After a short but lovely time in Bruges it’s time for another short but sweet trip, this time to the Belgian capital of Brussels. Just walking around the city leads to a lot of beautiful and fun discoveries. Not too far from our Airbnb was a flurry of activity. At Place Sainte Catherine there are many restaurants and shops filled with locals and tourists.
Arnaud and I met up with friends Wendy and Massoum for a catch up session/casual stroll.
We even met famous Belgian singer/songwriter Jacques Brel! At least his statue.
Between the Beaux Arts museum and the Bozar we chose the latter, and we were left slightly baffled as to the meaning of the display we saw. I do not delve often into the world of contemporary art so that’s probably why. We could’ve benefited from a conversation with the artist because he was actually there, wearing the same clothes he was wearing in his photos posted at the exhibit!
Expect to see signs of the rich comic history of Belgium. It can be seen anywhere from The Belgium Comic Strip Center (which was already closed when we went) to a simple mural on a building wall.
And then there’s the Manneken Pis. I let out a little laugh when, past the street lined with waffle shops, we reached this tiny statue of a peeing boy surrounded by tourists eager to take its picture. This is a copy of the original statue, which is one of the most popular symbols of Brussels.
During different times within the year the naked boy is a bit more modest. We happened to see it wearing a Delirium beer-inspired costume during our second day. There is a museum which displays the variety of costumes the Manneken has worn throughout the years.
As we were going around the city we saw this statue of a urinating dog. Apparently, the little naked man is not alone in this act. Say hello to the Het Zinneke. Unfortunately, we didn’t stumble upon the Manneken Pis‘ female counterpart, the Jeanneke Pis.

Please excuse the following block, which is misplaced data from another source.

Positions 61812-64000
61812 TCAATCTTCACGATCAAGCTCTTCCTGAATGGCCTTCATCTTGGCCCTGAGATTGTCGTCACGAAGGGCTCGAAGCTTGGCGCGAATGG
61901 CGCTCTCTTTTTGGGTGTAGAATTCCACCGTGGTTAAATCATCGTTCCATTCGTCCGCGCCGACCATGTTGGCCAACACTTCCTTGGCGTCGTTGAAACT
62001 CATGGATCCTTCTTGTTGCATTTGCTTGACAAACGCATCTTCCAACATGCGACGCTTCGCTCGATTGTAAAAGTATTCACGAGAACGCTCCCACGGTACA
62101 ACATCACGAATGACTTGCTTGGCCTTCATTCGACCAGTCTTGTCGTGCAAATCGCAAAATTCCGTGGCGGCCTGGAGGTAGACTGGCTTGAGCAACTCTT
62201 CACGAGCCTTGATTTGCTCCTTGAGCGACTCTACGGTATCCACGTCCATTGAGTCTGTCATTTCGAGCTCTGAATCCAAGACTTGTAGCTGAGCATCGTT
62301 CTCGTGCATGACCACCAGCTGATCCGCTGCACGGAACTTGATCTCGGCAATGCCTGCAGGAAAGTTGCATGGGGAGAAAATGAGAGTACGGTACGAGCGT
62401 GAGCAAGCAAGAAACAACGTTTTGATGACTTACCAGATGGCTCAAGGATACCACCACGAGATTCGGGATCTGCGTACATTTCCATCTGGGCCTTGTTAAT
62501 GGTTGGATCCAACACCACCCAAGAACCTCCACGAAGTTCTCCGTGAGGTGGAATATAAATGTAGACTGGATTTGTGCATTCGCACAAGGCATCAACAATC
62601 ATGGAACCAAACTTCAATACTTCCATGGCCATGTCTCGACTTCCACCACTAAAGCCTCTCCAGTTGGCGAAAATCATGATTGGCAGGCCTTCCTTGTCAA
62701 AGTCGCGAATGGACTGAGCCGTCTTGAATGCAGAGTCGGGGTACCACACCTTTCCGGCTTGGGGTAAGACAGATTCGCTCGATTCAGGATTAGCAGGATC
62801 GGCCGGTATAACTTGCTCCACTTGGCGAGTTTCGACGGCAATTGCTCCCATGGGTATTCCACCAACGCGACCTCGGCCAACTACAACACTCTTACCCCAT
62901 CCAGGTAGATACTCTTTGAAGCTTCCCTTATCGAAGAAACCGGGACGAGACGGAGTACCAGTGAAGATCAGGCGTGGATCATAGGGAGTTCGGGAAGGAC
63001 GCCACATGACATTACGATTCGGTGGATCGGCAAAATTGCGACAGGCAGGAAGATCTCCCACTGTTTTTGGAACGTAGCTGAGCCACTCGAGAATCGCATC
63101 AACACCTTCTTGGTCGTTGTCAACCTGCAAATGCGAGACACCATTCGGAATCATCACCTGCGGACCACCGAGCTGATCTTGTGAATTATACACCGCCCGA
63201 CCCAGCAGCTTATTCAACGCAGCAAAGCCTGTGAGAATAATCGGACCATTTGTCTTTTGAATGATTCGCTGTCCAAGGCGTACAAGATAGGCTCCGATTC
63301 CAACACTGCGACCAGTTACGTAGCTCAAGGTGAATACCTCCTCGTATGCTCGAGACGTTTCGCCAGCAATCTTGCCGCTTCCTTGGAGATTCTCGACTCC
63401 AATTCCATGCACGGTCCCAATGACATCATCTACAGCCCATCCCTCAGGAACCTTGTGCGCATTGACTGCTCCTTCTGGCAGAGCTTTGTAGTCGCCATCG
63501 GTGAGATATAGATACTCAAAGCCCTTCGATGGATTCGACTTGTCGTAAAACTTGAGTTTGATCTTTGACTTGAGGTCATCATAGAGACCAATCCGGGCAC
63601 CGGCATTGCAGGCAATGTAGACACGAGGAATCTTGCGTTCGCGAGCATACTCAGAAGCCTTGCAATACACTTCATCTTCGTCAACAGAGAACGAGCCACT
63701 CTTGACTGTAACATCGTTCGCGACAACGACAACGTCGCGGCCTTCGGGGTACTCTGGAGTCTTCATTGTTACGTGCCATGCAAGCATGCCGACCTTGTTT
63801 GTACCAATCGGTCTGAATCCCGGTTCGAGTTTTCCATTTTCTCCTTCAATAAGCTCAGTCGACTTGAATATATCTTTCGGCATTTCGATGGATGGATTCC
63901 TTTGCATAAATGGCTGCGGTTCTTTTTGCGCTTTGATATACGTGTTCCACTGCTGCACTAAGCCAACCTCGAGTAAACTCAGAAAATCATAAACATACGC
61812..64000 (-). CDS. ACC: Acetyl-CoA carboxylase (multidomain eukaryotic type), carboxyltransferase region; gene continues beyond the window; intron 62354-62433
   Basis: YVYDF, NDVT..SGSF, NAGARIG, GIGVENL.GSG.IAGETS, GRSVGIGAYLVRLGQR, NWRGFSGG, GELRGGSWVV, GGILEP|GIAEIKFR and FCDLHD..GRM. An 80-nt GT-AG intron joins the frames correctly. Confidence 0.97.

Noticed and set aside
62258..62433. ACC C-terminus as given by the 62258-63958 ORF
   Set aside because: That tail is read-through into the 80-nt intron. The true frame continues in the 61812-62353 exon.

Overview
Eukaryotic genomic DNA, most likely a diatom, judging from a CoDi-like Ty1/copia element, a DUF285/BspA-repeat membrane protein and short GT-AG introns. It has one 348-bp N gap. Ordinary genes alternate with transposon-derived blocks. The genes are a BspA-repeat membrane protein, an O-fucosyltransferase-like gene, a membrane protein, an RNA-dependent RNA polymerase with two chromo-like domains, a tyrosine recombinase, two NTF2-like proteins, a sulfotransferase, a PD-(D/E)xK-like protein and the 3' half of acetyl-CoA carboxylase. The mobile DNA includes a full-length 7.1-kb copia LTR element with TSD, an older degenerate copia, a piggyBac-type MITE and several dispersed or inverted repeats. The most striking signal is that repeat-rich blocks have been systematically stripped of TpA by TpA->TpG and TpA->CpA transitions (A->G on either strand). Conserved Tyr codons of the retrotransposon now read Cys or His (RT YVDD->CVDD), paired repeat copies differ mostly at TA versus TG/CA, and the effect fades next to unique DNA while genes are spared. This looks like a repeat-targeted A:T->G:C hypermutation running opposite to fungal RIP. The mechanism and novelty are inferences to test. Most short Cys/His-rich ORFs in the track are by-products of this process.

The Grand Place is definitely something you shouldn’t miss when in Brussels. Beautiful architecture lines all four sides of this huge square. We were exceptionally lucky because the place was made more magnificent by the Flower Carpet display which happens once every two years! What a great coincidence for us! Around 500,000 flowers, together with grass and bark make up this grand artwork. It has been a tradition since 1971.
Visiting the Town Hall is a necessity for you to see the Flower Carpet in all its floral glory. Its size makes it impossible to be viewed in its entirety from the ground. Going into the Town Hall is a treat in itself.
At night the festivities continue as the Grand Place is lit with different colors and filled with music. This is still part of the Flower Carpet display, which always has a theme. This year it was Mexico, particularly Guanajuato
And last but not the least… Belgian food! We’ve had some in Bruges already but we couldn’t get enough and so the foodie adventure continued in Brussels.
There’s no shortage of seafood restaurants in this city so you can take your pick among a wide variety.
As Belgian as moules frites is the croquette. We bought some from a food truck along the side of the road.
Who can forget about the delicious frite? It’s very satisfying either as a side dish or snack.
We just needed to eat more waffles, and eat waffles we did! In Bruges we already tried the Liege waffle, which we liked. The pearl sugar on the outside gives it a crisp outer layer while the inside remains quite soft. We would see some waffle irons dripping with caramel due to constant cooking. Yuuum! You can choose a wide array of toppings and sauces but we seemed to always favor a simple strawberry topping. That did more than enough for the Liege.
We also tried the Brussels waffle. It’s softer and less crisp than the Liege.
The verdict: Liege wins anytime of day over the Brussels.
The speculoos is also something that’s truly Belgian. A spread made with this spiced shortbread biscuit was a hot trend in Manila several years ago. In Maison Dandoy located on the Rue au Beurre (or Butter Street; see the humor in that? :D) you’ll find “spectaculoos speculoos“.
More chocolate for us, please! Hot chocolate in Belgium is to die for especially for people like us who love the dark kind. It’s also fun to see the chocolate droplets melt in the hot milk.
Even if we already bought chocolates from Bruges we had to try some from Neuhaus. Swiss chocolatier Jean Neuhaus is said to have invented the Belgian praline. We have him to thank for these chocolate shells that house an assortment of fillings. There are so many varieties to choose from, making it really difficult to decide!
And that’s it for our tour of Belgium. But don’t fret… the adventure is not over yet. Our journey will take us back to France, but this time to the countryside.